Christmas 2007 Astronomy Gift Ideas for Children

Star light, star bright may my wish come true tonight…does your child sit and watch the stars? Do they wonder what is out there beyond their reach, or wish to fly to the ends of the earth and back again? Do you wish you could give them the moon? Well, here are some wonderful gift ideas that could put a little twinkle in your child’s eyes this Christmas.

1. Give them a star. is an International Star Registry that allows you to purchase a star and name it. It comes in three
different package levels that range in price from $54.00 to $139.00 but each kit comes with a certificate, a chart of where it is, and a

2. A bit of a different spin on naming a star is a plush stuffed animal called the “Shining Star Collection”. These adorable stuffed animals are
made by Russ, and come in a wide variety of animal characters such as dogs, cats, pigs, horses, frogs, you name it. The stuffed animals
cost around $15.00, and come with a certificate so that your child can name his or her own star. What is unique about these stuffed
animals is that your child can also go on-line and play on an interactive website. These stuffed animals can be purchased on-line through
the star registry or at card stores.

3. Every young astronomer needs a telescope. The Celestron ExploraScope is a great one to start with, and Mom and Dad, it doesn’t cost a
bundle! You can check it out at The start up kit, with everything
your child needs to start seeing the stars costs around $60, but what is great about this telescope is that as your child’s interests
grows,and as their experience builds, the Celestron ExploraScope can be added onto! It is lightweight and easy to use, a real winner all

4. Bring the moon right to their room with “Moon in my Room”. This has to be the coolest thing I’ve ever seen. It is a 12 inch in diameter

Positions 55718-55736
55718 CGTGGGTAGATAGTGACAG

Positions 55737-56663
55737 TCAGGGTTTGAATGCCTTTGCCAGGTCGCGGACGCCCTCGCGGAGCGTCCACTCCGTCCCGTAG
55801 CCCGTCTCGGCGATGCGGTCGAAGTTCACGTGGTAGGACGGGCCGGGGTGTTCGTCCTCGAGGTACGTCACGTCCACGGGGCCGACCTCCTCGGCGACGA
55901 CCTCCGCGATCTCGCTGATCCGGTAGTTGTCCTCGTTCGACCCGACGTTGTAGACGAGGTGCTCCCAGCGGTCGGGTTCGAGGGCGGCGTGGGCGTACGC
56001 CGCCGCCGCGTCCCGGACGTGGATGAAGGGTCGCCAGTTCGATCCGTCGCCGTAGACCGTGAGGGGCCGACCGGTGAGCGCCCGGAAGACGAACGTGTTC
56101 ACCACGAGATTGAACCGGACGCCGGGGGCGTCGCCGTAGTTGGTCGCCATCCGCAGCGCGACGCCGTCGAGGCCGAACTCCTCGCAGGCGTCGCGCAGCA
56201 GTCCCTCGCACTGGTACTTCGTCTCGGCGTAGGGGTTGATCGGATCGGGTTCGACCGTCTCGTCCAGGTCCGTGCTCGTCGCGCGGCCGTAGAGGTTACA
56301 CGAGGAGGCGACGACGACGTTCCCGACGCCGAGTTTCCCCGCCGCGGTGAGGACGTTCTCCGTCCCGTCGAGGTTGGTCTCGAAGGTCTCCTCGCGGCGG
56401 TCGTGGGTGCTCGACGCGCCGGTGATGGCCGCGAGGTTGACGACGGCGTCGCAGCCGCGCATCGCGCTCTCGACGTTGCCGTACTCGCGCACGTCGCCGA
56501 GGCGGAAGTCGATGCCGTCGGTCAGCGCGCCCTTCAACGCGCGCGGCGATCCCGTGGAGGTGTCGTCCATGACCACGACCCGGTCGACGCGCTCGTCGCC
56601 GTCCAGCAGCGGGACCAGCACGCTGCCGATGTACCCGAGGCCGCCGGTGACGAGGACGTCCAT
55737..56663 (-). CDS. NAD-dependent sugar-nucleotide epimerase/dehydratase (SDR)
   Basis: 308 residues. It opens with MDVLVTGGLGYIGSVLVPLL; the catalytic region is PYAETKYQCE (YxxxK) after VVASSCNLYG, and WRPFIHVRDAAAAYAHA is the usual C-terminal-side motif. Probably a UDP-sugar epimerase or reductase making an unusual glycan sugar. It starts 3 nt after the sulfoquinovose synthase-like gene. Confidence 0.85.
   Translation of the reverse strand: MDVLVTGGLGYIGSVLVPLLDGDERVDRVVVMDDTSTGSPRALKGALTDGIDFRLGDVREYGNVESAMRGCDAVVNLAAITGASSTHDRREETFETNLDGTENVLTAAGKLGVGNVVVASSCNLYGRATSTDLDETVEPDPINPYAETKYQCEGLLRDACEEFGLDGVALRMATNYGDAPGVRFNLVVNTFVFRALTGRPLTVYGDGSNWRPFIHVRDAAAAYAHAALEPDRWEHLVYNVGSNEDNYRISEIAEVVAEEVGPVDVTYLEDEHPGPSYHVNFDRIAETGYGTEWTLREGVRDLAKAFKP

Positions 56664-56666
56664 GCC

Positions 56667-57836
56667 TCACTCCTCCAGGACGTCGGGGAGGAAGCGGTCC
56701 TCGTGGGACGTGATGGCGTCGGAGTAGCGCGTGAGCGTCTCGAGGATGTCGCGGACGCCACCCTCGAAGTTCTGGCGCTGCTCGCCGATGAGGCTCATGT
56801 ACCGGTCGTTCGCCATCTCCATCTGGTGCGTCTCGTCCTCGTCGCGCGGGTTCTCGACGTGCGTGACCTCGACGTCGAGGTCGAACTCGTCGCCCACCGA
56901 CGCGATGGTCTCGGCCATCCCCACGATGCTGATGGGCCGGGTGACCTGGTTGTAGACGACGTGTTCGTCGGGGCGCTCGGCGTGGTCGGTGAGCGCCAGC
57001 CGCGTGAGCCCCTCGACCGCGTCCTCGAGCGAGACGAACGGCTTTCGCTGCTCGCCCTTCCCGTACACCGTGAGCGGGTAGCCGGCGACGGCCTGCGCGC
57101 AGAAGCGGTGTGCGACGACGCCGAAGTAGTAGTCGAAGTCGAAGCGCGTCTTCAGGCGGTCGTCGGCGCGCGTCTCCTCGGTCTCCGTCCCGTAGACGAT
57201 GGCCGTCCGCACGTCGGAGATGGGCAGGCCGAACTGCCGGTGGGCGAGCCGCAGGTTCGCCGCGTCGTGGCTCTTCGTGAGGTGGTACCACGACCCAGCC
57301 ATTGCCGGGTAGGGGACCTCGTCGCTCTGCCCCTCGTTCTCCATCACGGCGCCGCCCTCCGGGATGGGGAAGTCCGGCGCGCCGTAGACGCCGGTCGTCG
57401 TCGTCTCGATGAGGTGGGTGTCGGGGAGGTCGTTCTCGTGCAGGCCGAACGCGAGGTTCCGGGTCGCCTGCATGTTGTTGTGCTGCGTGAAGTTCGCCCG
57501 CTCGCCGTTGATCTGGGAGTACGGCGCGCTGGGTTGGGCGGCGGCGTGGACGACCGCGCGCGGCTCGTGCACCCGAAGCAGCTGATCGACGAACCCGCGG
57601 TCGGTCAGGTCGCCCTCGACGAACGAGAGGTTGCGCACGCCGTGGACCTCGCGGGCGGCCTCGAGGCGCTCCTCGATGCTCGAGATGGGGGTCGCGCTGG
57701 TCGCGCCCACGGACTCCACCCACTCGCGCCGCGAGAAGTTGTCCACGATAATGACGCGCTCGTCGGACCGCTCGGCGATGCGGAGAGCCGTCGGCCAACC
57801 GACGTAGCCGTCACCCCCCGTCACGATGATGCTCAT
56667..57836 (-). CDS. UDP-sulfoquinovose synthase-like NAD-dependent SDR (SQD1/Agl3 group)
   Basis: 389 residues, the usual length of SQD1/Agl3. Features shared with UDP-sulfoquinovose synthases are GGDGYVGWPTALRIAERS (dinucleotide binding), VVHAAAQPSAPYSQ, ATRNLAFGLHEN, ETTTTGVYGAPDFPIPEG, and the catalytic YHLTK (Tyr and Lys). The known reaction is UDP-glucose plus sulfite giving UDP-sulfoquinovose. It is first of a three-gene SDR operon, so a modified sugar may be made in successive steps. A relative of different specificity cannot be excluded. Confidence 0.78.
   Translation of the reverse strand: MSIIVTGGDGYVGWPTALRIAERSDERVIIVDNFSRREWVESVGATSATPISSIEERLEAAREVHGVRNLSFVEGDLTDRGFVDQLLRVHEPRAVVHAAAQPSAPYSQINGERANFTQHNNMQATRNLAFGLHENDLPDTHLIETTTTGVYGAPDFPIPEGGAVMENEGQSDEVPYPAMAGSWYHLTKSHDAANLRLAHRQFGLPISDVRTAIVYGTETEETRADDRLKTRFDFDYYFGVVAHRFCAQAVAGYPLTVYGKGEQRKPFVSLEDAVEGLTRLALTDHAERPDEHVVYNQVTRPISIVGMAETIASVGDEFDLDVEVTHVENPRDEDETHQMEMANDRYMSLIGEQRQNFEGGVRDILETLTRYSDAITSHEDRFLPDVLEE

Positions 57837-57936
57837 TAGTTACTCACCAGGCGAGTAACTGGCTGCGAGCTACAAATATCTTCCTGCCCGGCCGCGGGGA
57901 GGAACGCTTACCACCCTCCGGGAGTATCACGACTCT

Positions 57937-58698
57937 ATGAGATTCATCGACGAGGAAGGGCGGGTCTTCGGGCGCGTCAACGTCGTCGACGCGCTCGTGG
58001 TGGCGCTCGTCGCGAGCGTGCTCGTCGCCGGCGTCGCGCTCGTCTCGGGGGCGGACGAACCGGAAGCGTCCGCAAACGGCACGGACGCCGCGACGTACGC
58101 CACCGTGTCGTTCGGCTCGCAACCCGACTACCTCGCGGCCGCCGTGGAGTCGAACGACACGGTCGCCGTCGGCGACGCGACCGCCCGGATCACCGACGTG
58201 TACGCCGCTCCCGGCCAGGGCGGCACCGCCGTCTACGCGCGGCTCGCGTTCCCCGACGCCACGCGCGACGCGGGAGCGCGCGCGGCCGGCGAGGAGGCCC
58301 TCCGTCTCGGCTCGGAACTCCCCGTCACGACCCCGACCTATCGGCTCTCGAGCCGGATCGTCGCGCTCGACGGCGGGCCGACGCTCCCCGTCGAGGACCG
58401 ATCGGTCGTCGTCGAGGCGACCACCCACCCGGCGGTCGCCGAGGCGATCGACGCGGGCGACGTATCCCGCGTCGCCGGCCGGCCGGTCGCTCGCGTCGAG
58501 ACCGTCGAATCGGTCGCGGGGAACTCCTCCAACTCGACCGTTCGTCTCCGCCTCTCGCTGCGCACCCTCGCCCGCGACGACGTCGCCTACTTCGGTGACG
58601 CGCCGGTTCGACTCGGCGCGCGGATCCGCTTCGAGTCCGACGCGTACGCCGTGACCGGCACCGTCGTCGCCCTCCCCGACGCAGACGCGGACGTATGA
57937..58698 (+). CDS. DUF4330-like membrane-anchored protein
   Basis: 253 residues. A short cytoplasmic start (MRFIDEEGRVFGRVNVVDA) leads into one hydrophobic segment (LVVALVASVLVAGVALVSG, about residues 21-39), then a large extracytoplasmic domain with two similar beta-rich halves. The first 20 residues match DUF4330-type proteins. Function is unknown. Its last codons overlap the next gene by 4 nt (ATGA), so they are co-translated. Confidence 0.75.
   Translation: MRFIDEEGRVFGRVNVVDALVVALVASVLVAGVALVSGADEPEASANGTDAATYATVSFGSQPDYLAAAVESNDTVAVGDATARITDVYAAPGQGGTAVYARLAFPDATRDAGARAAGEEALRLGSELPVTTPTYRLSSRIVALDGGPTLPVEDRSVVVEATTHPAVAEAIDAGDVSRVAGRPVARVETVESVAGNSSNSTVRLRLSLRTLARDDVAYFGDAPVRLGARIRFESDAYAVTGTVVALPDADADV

moon that hangs on the wall and is remote control operated to let your child change the phases of the moon. It looks just like the one
outside. It comes with an informational CD, and remote- or you can set it to automatic for moon phases. It also has a wall hanging kit.
I got mine at a company called it retails for around $30.

5. For kids ages 7 and up, try this very cool game- Professor Noggins Card Game Series on Outer Space. This game has won awards-
Parents’ Choice Award in December of 2002, from the prestigious Parents’ Choice Foundation, Dr. Toy’s Best Vacation Products for 2003
and NAPPA Gold Award. The game is for 2 to 8 players and will help your child to learn all sorts of fascinating facts about planets, moons,
spaceships, asteroids, and anything else up there in space! The game can be purchased for around $10 and we found ours at

6. For the little guys, everybody knows they love to do puzzles! With its large pieces and vibrant colors, this puzzle is sure to be a winner, it’s
called the 100 Piece Solar System Puzzle again, from The puzzle sells for $5.95, and is really worth it for it’s
durable, heavy pieces.

7. Does your child like to read? Here are some excellent books that my children LOVE.
– A Child’s Introduction to the Night Sky: The Story of the Stars, Planets, and Constellations-and How You Can Find Them in the Sky by
Michael Driscoll
-The Planets in Our Solar System, by Franklyn M. Branley
-Constellations: A Glow-in-the-Dark Guide to the Night Sky, by Chris Sasaki
-Astronomy (DK Eyewitness Books)
-Born With a Bang: The Universe Tells Our Cosmic Story by Jennifer Morgan
-DK Readers: Astronaut, Living in Space, by Kate Hayden

8. I just love the Smithsonian Institute toys that they put out. One in particular is the Smithsonian Home Planetarium and Astro Lab. With
this kit, comes a solar system with nine revolving planets, a light-up sun, and a projecting planetarium with a evening sky dome. The
dual-function planetarium projects the evening sky onto your ceiling or can also serves as a light-up solar system model. It is very easy
to use so your child can do this on their own. This is appropriate for kids ages 8 and up and retails for about $30.00.

9. Looking for a great stocking stuffer? Try this, the Backyard Star Guide by Klutz. This is a really cool guide to the constellations, it sells for
about $5 and can be found at any book store.

10. Check this out, saved the best for last… This is free, open source software for your PC or MAC and
what it is is a planetarium for your computer. All you have to do is set your coordinates and get ready for an experience of a lifetime.
What more can I say, it’s FREE!

I sure hope that your child will find as much joy as my children have found in these suggestions. The hardest thing about getting someone a gift is knowing where to look for it, and sometimes the best gifts in life just take a little imagination. Whatever your child’s age, or whatever your budget I hope there was something on this list that will make your little one’s Christmas a little brighter.